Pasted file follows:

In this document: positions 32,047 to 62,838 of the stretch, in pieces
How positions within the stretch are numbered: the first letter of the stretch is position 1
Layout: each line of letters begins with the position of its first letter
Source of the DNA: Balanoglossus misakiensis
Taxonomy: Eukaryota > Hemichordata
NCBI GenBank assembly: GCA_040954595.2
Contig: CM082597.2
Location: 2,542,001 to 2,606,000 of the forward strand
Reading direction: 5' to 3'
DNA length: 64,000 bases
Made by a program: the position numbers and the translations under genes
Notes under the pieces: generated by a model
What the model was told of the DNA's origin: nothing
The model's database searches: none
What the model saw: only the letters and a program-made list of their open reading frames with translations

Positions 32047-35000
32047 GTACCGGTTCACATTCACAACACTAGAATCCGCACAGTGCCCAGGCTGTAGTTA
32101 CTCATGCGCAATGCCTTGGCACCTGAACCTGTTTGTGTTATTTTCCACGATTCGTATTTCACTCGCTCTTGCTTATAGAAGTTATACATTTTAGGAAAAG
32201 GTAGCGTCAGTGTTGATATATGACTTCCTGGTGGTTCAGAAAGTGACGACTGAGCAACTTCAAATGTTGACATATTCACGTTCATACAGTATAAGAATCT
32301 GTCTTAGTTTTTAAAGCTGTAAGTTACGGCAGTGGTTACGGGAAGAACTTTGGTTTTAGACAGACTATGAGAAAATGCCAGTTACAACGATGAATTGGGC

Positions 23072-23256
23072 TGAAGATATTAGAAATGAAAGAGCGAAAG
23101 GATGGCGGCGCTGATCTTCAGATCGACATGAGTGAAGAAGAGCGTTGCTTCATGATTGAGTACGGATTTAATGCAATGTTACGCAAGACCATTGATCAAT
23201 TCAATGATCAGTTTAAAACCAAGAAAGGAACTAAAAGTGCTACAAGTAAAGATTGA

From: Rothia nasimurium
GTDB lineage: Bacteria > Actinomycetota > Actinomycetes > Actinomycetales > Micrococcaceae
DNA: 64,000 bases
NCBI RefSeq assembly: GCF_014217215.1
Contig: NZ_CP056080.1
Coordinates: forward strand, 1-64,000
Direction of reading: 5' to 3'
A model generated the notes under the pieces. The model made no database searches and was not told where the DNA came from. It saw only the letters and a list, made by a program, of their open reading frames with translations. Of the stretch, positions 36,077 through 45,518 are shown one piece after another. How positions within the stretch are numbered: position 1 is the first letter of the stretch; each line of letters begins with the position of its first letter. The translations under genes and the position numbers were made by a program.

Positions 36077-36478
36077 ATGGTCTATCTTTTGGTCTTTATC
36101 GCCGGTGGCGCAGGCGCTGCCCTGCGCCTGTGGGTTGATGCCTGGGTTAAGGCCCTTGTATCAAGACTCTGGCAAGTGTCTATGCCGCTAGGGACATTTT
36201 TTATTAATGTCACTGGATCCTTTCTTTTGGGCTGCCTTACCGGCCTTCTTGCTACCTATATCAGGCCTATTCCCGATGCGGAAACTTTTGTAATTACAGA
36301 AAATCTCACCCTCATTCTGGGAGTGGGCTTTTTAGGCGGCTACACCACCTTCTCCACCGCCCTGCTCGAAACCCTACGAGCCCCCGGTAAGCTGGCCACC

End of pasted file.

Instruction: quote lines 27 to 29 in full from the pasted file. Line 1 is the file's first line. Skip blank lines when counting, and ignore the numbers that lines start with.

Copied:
DNA: 64,000 bases
NCBI RefSeq assembly: GCF_014217215.1
Contig: NZ_CP056080.1